Enduring Legacies Native Case Studies

What Faculty Say about Teaching with Cases

By Barbara Leigh Smith,The Evergreen State College

In 2010-11 we surveyed more than 100 faculty who had attended our four day Summer Institute on Teaching Native Cases and/or our one day workshops. We were interested in knowing how they used cases in their courses and the impact it had on students. Here is a brief summary of what they had to say.

Who responded? What is their background?

Sixty six of the faculty and administrators attending our faculty development activities responded. Half of the respondents identified themselves as Native American. While the largest number worked at four- year colleges or universities (43%), sizable numbers worked at tribal colleges (18%) or two- year colleges (10%). Fifty three per cent (53%) were full time faculty: a large majority (70%) had taught for 8 years or more. Only 24% of the respondents said they had no background or practical experience with American Indian studies. In terms of courses taught, 52% said they teach interdisciplinary courses, 29% teach graduate studies, 47% teach general education courses, 35% teach intro courses in the major, and 22% teach more advanced courses in the major. Twenty two percent (22%) teach online courses.

Use of Cases

Fifty two percent (52%) of the respondents said they had used cases prior to attending our Summer Institute or workshops. After the Institute or workshops, the percent saying they used cases rose to 77%. This figure understates the use rate since a substantial number of respondents indicated they were now in non –teaching roles. An overwhelming majority (91%) of the respondents found the case teaching method compatible with their usual teaching approach.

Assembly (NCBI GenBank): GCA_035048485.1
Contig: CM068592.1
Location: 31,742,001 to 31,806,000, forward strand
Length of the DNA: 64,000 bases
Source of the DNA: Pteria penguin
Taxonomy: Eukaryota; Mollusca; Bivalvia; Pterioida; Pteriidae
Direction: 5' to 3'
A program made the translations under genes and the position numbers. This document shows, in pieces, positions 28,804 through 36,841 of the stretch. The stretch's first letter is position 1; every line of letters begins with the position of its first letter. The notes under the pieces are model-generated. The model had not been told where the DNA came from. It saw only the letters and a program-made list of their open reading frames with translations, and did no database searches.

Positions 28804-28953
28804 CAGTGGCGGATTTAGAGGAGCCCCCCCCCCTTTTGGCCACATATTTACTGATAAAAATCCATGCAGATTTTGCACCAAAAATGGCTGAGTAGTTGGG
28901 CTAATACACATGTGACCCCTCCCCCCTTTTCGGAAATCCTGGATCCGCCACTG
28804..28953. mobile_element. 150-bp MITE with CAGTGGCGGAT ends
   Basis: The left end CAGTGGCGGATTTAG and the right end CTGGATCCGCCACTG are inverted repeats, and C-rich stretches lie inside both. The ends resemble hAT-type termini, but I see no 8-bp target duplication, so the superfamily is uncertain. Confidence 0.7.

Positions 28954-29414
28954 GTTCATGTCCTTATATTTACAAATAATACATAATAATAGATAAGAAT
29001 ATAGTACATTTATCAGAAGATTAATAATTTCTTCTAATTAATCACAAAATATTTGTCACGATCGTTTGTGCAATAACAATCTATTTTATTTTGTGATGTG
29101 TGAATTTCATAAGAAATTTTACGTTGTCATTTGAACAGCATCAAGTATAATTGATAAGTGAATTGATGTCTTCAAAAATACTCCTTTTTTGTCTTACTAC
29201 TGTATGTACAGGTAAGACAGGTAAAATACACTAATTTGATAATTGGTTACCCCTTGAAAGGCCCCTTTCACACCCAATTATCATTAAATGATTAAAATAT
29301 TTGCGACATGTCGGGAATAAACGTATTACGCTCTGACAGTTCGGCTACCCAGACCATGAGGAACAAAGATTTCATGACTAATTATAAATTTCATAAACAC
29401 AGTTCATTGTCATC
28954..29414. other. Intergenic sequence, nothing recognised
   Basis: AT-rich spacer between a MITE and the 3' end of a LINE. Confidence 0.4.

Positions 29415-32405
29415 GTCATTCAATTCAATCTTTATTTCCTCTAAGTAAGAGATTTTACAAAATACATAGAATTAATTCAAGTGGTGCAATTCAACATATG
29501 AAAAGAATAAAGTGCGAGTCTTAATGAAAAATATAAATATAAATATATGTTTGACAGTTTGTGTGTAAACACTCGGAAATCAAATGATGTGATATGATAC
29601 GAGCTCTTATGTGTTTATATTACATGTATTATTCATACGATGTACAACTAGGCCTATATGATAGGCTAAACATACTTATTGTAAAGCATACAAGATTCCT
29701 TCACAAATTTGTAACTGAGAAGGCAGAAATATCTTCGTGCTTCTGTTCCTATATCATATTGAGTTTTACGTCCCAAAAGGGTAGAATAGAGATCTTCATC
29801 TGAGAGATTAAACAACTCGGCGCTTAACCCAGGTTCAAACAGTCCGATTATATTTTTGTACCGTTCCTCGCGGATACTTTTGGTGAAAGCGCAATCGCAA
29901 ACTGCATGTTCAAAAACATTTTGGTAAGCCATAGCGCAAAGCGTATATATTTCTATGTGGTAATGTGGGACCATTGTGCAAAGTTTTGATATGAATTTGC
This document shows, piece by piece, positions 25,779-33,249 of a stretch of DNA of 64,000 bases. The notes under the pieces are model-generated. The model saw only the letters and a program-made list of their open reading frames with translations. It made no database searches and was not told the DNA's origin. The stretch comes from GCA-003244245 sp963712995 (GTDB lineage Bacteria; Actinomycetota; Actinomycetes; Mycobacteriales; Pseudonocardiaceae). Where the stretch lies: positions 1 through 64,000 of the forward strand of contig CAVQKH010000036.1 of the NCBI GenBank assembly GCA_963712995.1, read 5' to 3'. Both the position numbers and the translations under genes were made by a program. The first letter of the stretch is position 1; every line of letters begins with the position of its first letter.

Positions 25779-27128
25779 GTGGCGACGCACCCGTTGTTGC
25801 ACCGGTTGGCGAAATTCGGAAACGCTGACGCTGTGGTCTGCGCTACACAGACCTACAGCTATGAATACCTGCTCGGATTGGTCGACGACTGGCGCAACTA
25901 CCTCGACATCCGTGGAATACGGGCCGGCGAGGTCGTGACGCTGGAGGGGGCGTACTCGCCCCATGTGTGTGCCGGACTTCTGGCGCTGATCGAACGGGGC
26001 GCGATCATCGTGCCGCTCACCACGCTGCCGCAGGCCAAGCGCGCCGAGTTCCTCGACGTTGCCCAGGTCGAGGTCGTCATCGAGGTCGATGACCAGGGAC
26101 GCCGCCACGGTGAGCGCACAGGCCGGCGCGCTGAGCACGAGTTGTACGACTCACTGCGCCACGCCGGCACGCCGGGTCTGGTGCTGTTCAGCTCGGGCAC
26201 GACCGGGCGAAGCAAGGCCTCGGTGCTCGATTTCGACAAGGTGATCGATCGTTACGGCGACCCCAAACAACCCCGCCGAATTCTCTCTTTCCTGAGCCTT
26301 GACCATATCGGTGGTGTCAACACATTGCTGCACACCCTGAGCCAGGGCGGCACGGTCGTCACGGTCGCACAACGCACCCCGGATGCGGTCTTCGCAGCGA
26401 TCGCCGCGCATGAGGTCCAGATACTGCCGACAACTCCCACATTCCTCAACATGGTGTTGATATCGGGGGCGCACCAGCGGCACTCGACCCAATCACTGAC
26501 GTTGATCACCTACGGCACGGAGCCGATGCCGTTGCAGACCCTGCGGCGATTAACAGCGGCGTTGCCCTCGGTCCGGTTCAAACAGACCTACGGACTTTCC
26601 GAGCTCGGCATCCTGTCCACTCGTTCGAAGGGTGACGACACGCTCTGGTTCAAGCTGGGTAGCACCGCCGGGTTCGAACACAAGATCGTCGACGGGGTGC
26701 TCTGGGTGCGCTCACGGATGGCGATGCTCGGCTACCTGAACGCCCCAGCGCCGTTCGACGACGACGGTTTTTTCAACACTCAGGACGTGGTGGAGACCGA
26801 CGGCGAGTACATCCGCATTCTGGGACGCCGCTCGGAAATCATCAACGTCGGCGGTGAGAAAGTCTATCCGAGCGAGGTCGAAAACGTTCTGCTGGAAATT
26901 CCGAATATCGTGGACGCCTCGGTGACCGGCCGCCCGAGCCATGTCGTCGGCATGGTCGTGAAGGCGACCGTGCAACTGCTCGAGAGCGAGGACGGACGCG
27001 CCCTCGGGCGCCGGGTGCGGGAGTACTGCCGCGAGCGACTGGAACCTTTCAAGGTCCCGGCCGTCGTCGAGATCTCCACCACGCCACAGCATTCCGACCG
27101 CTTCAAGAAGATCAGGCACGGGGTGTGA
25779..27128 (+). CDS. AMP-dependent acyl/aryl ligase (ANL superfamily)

In terms of how they typically use cases, many respondents (53%) reported using cases that can be completed in one class period, but 42% also said they use cases that extend over 2 to 5 class periods. The respondents were divided in terms of the number of cases they use each term, ranging from 1 to 6 or more. There was overwhelming agreement among the respondents that cases were very appropriate for online courses.

What are the results of using cases ? Native cases?

When asked about the results of using cases in their classrooms the respondents reported very positive results with large majorities agreeing with the following statements about impact:

Additional benefits of using cases reported by smaller numbers of faculty include attendance increasing, fewer students failing or withdrawing, and student evaluations of faculty becoming more positive.

The above responses were about the impact of using cases in general. When asked more specifically about the impact of NATIVE cases the respondents pointed to several noteworthy dimensions:

What is challenging in using cases in the classroom?

61% of the respondents reported that some students find the format challenging. Group work is particularly noted as an obstacle at times. 58% of the respondent s indicated that dominance of some students in discussion groups can be a challenge, and 40% noted some unevenness in student willingness to work in groups. When students do not see a clear connection between the cases and the overall curriculum, this can also be an obstacle according to 25% of the respondents. Faculty also pointed to lack of appropriate cases can also be an obstacle as well as lack of prep time.

How is student learning assessed? What is assessed?

Faculty report that they assess students learning with cases through a variety of different approaches including course evaluations, tests, case analysis, journals, peer evaluation forms, projects, and papers. They were interested in data on motivation, perceptions, attitudes, motivation, attendance, student engagement, grades/completion rates, learning and clinical skills/tasks.